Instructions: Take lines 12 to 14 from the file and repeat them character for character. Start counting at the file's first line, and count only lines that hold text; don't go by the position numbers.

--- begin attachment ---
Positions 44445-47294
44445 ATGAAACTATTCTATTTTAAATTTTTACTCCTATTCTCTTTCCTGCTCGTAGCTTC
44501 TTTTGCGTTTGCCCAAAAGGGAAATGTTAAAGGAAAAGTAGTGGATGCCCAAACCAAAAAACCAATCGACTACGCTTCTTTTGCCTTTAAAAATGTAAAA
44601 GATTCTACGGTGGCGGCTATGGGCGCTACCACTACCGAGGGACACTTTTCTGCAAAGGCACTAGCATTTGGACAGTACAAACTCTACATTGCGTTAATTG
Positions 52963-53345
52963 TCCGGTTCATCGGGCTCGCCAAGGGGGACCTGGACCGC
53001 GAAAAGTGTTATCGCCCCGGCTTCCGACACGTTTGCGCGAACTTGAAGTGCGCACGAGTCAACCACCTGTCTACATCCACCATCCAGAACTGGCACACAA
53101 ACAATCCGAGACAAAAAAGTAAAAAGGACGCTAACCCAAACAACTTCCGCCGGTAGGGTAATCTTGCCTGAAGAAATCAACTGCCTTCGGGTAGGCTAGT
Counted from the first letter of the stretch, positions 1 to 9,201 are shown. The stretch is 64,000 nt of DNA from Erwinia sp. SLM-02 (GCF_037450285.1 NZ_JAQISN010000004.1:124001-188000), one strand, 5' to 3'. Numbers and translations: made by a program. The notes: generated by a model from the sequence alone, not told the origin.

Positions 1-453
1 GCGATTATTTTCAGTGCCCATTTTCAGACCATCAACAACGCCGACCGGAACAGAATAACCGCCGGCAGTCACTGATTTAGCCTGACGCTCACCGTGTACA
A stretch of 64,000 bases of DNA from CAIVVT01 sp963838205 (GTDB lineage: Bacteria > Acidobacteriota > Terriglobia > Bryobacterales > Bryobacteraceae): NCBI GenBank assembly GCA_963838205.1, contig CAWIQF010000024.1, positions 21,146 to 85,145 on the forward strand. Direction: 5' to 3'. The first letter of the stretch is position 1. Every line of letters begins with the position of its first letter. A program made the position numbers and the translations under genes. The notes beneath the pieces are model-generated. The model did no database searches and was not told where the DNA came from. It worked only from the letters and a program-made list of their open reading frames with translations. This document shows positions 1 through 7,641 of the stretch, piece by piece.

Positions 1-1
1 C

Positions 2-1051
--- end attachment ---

A stretch of 64,000 bases of DNA from CAIVVT01 sp963838205 (GTDB lineage: Bacteria > Acidobacteriota > Terriglobia > Bryobacterales > Bryobacteraceae): NCBI GenBank assembly GCA_963838205.1, contig CAWIQF010000024.1, positions 21,146 to 85,145 on the forward strand. Direction: 5' to 3'. The first letter of the stretch is position 1. Every line of letters begins with the position of its first letter. A program made the position numbers and the translations under genes. The notes beneath the pieces are model-generated. The model did no database searches and was not told where the DNA came from. It worked only from the letters and a program-made list of their open reading frames with translations. This document shows positions 1 through 7,641 of the stretch, piece by piece.

Positions 1-1
1 C